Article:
Department of the Interior Contributed $371 Billion to U.S. Economy in 2012, Supporting 2.3 Million Jobs, Report Shows
Economic Contributions Range from Outdoor Recreation to Energy and Other Resource Development
WASHINGTON, D.C. –The activities of the Department of the Interior contributed $371 billion to the U.S. economy in 2012, supporting 2.3 million jobs in activities including outdoor recreation and tourism, energy development, grazing and timber harvest, according to a new report released today.
“The missions of the Department of the Interior contribute to our nation’s economy in ways big and small,” said Secretary of the Interior Sally Jewell. “From the billions in revenues generated from oil and gas development, to the jobs created from tourism to our national parks and public lands, Interior’s activities are an important source of business development and employment for communities and families in all 50 states.”
The U.S. Department of the Interior Economic Report for Fiscal Year 2012, prepared by Interior’s Office of Policy Analysis, estimates the economic contributions of the department, including land and water management; energy and mineral development on public lands; encouraging tourism and outdoor recreation at national parks, monuments and refuges; wildlife conservation, hunting and fishing; support for American Indian tribal communities and Insular Areas; and scientific research and innovation.
The report is the fourth in a series of annual economic reports initiated by Interior in 2009. This year’s report features a state-by-state map that illustrates Interior’s contributions across the country. A link to the map is available here.
Some highlights from the report include:
Recreation: In FY 2012, national parks, national wildlife refuges and other lands managed by the Interior Department hosted an estimated 417 million visits, contributing $45 billion to the economies of local communities and supporting 372,000 jobs.
Fossil Fuel Energy: Energy produced from Interior lands in FY 2012 -- which included 626 million barrels of crude oil, 5 trillion cubic feet of natural gas, and 460 million tons of coal -- contributed $230 billion to the national economy and supported 1.2 million jobs.
Renewable Energy: The Bureau of Land Management and other Interior agencies approved the installation of 315 megawatts of wind capacity and 489 megawatts of solar power projects on public lands during the fiscal year. In addition, Bureau of Reclamation facilities produced produced 47.5 terawatt hours of hydropower in 2012. These renewable energy activities contributed $4.4 billion to the economy and supported 18,000 jobs.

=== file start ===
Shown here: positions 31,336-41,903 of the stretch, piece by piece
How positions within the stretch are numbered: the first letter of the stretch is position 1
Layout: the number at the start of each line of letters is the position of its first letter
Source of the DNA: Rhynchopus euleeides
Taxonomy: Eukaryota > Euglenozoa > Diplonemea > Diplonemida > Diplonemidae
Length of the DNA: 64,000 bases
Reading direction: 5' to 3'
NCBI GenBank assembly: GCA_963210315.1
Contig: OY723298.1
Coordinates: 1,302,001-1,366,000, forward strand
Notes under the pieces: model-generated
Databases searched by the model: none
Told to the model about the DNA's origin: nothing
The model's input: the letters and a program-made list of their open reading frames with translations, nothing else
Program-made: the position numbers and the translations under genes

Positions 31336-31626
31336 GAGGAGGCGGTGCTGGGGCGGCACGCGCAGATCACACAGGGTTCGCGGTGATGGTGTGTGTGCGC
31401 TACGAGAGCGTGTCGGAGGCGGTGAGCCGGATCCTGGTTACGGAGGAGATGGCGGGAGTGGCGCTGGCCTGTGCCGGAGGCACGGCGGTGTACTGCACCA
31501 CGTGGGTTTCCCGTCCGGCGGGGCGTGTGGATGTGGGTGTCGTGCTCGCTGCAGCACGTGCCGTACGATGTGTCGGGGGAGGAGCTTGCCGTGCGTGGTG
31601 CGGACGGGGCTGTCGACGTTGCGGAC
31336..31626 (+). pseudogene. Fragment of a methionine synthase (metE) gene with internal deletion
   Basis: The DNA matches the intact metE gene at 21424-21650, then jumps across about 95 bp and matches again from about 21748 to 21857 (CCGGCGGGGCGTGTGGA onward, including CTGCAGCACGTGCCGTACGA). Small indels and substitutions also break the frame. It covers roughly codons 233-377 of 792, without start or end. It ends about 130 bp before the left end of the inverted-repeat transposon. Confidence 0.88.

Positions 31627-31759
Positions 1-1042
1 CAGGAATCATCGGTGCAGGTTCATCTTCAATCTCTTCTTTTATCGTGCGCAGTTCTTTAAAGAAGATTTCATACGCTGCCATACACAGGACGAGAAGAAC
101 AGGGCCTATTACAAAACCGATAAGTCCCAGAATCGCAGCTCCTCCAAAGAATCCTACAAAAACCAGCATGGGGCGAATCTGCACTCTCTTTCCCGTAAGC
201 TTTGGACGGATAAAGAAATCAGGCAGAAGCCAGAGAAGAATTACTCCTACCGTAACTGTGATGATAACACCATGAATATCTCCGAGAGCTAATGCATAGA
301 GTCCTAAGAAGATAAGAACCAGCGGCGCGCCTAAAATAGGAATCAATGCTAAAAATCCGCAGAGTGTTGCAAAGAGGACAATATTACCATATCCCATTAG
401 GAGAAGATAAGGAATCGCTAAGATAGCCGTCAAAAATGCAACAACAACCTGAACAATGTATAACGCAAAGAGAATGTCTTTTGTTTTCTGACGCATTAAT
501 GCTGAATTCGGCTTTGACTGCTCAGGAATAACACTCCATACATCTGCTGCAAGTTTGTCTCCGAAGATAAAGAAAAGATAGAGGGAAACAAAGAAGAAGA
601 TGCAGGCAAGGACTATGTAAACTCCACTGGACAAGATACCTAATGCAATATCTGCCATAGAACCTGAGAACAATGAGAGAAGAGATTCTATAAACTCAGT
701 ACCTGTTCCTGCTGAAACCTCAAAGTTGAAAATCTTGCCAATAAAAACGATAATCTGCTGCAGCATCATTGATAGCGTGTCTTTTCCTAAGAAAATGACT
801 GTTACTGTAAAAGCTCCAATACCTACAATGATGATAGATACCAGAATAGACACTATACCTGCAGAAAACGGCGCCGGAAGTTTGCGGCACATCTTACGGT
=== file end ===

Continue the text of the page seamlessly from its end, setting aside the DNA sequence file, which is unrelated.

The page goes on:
Non-fuel (hardrock) minerals: In FY 2012, hardrock mining on Interior lands produced a wide variety of minerals, including an estimated 3 million ounces of gold and contributing $21 billion to the economy and supporting 110,000 jobs.
Forage, Grazing and Timber: Interior lands produced nearly 9 million animal unit months and 541,000 million board feet of timber in FY 2012. Forage and grazing activities contributed $1.5 billion to the economy and supported about 19,000 jobs. Meanwhile, timber harvest, which included BLM and tribal lands, contributed $1.4 billion and supported 7,100 jobs.
Water: The Bureau of Reclamation and the Bureau of Indian Affairs stored and delivered water for agricultural, municipal and industrial users, contributing $47.4 billion to the economy and supporting 339,000 jobs.
Grants/Payments: Grant and payment programs administered by Interior supported activities such as reclamation of abandoned mine lands, historic preservation, conservation, and tribal governance. These activities contributed $11 billion to the economy and supported 89,000 jobs.
Jewell noted that many Interior Department activities, such as conservation of wetlands and wildlife habitat, have long-term economic contributions that are not easily calculated and are not included in the report’s totals.
“It’s difficult to quantify the value of protecting our nation’s hunting or ranching heritage, the benefits of healthy watersheds and air quality, or the power of ensuring our treasured landscapes and historic places will be accessible to the next generation,” she said. “These actions have very real contributions to communities, citizens and property values and make us rich in ways that can’t be counted.”
The full 161-page economic report, which includes a discussion of analysis and methodology, is available here.